Nutrient supplements: macromolecules, amino acids, vitamins, and minerals
A major intention of pre-hatch feeding is to equip the embryo with the nutrients necessary to continue intestinal development post-hatch at or close to the same rate as pre-hatch. Supplying the embryo with exogenous nutrients would allow the GIT to develop the structures and functionality to properly digest and absorb nutrients immediately when exogenous nutritional supplementation is provided after hatch (107). These nutrients, along with the yolk sac reserves, can contribute not only to maintaining the systems and metabolism already established but also to continuing growth, development, and proper nutritional status (112). Numerous studies have been conducted investigating the efficacy of in ovo injection of various biologics in poultry, including nutrient supplements (Table 1).
Table 1 | Summary of the effects studied regarding in ovo injections in chicken embryos at various locations and times of incubation and biologics supplemented.
aDay of incubation, early stage = 0–12 days of incubation; late stage = 13–21 days of incubation; see reference for exact day of incubation.
Feeding of carbohydrates (51, 113, 114), proteins and amino acids (116, 117), vitamins (66, 131), or other modulators (119, 132) through in ovo injection have been evaluated. When Smirnov et al. (51) inoculated eggs with carbohydrates (maltose, sucrose, and dextrose), the results showed that the additional energy source enhanced the development of goblet cells and increased the villi surface area in the intestines. The same carbohydrate mixture was applied again in different studies; both indicated increased body weight and increased liver glucose at hatch (55, 115, 132).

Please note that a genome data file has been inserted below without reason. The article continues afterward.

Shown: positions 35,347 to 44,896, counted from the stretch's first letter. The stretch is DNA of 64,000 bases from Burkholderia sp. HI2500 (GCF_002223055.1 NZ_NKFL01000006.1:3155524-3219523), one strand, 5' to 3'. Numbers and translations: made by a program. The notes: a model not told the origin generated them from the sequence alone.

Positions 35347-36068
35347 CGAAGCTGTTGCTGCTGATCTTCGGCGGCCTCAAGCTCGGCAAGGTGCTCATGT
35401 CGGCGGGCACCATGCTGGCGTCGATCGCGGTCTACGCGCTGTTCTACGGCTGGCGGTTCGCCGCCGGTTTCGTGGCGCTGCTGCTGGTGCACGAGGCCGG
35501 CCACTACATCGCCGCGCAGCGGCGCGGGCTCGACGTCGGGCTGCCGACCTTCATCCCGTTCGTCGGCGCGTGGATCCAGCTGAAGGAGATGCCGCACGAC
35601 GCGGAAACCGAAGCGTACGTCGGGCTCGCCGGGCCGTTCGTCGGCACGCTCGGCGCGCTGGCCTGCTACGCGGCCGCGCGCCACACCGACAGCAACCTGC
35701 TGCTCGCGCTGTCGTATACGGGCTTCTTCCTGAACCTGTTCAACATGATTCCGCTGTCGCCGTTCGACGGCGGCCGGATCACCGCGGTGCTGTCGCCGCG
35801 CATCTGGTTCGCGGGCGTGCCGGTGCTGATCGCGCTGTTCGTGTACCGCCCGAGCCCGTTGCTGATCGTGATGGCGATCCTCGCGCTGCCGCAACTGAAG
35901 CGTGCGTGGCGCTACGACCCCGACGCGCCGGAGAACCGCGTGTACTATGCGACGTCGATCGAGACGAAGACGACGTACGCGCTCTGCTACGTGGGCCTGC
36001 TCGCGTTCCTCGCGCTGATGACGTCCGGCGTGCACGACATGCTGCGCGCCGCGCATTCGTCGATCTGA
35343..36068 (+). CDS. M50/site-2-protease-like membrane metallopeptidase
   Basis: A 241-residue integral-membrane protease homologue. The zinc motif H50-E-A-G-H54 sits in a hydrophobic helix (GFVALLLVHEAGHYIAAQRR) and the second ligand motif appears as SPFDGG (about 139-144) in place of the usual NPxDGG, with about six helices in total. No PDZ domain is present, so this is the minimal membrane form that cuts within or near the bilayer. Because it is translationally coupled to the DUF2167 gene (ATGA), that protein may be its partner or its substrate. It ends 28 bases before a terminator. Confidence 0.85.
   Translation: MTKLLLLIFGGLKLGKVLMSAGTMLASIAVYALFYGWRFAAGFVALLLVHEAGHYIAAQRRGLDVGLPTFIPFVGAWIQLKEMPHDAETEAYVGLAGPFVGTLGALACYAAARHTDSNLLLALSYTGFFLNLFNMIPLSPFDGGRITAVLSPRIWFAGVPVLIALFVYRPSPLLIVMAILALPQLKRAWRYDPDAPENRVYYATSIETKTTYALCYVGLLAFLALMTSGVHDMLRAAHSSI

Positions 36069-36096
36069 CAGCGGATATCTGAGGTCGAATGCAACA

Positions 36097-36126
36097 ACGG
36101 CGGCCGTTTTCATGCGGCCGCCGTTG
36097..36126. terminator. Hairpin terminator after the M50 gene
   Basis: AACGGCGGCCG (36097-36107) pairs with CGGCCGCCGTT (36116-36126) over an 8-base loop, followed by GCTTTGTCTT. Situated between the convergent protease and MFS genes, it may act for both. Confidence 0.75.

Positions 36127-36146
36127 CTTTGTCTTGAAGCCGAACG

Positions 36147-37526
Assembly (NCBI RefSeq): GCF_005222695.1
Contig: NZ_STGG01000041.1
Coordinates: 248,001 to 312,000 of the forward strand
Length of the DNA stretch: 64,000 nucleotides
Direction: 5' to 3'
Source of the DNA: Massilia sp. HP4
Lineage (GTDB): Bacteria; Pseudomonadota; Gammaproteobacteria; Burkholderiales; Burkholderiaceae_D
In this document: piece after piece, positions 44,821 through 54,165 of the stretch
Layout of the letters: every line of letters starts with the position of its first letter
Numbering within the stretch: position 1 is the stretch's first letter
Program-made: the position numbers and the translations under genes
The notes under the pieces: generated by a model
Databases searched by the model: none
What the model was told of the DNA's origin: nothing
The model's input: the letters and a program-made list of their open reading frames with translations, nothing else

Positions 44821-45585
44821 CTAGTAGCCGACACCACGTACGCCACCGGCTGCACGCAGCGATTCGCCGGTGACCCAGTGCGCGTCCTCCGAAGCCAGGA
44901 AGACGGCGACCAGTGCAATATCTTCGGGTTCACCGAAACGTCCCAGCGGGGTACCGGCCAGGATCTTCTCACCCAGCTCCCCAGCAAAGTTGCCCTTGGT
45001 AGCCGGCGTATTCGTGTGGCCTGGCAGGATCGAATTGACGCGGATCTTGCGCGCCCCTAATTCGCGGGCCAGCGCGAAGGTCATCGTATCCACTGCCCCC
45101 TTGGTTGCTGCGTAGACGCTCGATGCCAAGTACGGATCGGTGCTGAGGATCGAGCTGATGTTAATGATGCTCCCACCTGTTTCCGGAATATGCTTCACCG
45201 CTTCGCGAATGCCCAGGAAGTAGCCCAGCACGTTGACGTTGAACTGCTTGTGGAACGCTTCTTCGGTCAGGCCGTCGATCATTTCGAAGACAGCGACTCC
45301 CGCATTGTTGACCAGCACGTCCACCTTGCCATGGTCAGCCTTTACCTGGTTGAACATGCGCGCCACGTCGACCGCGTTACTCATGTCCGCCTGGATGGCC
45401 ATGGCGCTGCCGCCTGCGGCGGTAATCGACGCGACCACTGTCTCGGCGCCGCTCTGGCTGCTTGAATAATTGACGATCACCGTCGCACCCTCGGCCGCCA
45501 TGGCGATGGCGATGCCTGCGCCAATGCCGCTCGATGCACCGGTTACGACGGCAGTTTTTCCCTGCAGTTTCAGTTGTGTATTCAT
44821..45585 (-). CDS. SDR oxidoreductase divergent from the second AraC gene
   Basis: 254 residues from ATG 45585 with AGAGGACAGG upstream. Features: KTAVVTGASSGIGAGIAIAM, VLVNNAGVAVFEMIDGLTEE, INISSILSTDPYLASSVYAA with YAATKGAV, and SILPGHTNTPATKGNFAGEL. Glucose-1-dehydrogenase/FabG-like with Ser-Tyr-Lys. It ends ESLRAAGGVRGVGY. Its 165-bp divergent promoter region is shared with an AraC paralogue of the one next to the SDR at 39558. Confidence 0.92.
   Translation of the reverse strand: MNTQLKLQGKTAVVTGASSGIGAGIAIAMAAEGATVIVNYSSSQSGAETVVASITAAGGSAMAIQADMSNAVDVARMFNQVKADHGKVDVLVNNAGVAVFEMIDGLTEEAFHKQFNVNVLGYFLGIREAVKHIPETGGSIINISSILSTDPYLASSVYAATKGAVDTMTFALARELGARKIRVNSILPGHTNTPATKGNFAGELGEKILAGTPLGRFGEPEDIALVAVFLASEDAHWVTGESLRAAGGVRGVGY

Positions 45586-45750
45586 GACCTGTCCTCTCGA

Al-Murrani (133) first experimented with supplementation of amino acids to the yolk sac at the 7th day of incubation. Results indicated that the embryo did not use the protein until late-stage embryonic development to gain weight and they carried the additional weight through market age. Ohta et al. (117) injected amino acids into the yolk sac at both 0th and 7th days; both injections resulted in increased body weight with no effect on hatchability. More recently, Ohta and Kidd (134) injected amino acids into eggs and observed synonymous results with increased body weight at hatch, when injections were administered to the yolk or the extra-embryonic celom. Ohta et al. (135) dispensed amino acids to the yolk sac at 7 days of incubation, which resulted in increased amino acid concentrations. Other studies have observed that late-term embryonic mortality had been significantly reduced and hatchability was increased by the injection of amino acids (136, 137). Both Ohta et al. (117) and Ohta and Kidd (134) concluded that the addition of amino acids stimulated the utilization and synthesis of amino acids with a simultaneous decrease in the degradation of amino acids (exact biochemical degradation not specified), when the amino acids injected were identical to those naturally occurring in the egg. In summary, the experimental studies of injections with amino acids and proteins indicate the potential benefits for the commercialization of in ovo injection of nutrients.